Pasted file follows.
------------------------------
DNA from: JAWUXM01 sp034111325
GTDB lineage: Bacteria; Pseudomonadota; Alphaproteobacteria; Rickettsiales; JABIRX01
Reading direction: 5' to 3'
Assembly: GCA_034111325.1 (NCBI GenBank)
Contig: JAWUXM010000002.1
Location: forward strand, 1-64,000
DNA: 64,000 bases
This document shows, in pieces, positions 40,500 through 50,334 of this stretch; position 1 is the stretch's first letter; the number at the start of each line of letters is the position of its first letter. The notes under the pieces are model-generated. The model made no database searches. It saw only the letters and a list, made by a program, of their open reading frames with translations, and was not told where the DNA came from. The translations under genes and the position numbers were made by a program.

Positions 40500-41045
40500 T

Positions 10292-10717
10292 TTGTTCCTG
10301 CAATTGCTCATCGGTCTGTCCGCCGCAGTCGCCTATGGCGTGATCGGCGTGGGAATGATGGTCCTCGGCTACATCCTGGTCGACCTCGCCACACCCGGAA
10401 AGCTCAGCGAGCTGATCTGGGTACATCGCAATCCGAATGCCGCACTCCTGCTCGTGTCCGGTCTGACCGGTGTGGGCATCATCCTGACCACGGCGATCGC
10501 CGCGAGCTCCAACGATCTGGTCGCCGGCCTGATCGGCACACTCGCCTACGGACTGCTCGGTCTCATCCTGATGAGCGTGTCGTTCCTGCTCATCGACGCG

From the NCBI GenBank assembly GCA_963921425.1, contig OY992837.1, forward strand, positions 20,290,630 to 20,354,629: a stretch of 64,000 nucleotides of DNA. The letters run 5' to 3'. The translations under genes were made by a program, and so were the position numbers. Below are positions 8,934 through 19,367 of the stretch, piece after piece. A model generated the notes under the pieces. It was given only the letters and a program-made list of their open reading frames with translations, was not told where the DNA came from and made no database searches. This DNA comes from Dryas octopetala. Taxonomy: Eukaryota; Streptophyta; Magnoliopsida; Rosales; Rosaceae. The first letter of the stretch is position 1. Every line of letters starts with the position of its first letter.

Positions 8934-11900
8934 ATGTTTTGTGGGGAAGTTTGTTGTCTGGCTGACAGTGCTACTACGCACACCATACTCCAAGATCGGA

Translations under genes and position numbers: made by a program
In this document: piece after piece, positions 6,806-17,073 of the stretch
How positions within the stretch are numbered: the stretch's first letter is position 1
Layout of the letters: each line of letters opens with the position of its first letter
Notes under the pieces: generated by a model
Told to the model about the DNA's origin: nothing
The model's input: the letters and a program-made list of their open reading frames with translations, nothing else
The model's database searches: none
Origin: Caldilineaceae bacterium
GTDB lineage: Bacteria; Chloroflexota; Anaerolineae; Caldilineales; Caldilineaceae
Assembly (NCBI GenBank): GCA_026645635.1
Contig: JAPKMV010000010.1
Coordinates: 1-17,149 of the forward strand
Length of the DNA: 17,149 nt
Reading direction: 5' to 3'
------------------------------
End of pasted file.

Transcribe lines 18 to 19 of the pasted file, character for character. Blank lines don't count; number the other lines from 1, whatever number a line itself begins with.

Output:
8934 ATGTTTTGTGGGGAAGTTTGTTGTCTGGCTGACAGTGCTACTACGCACACCATACTCCAAGATCGGA

Translations under genes and position numbers: made by a program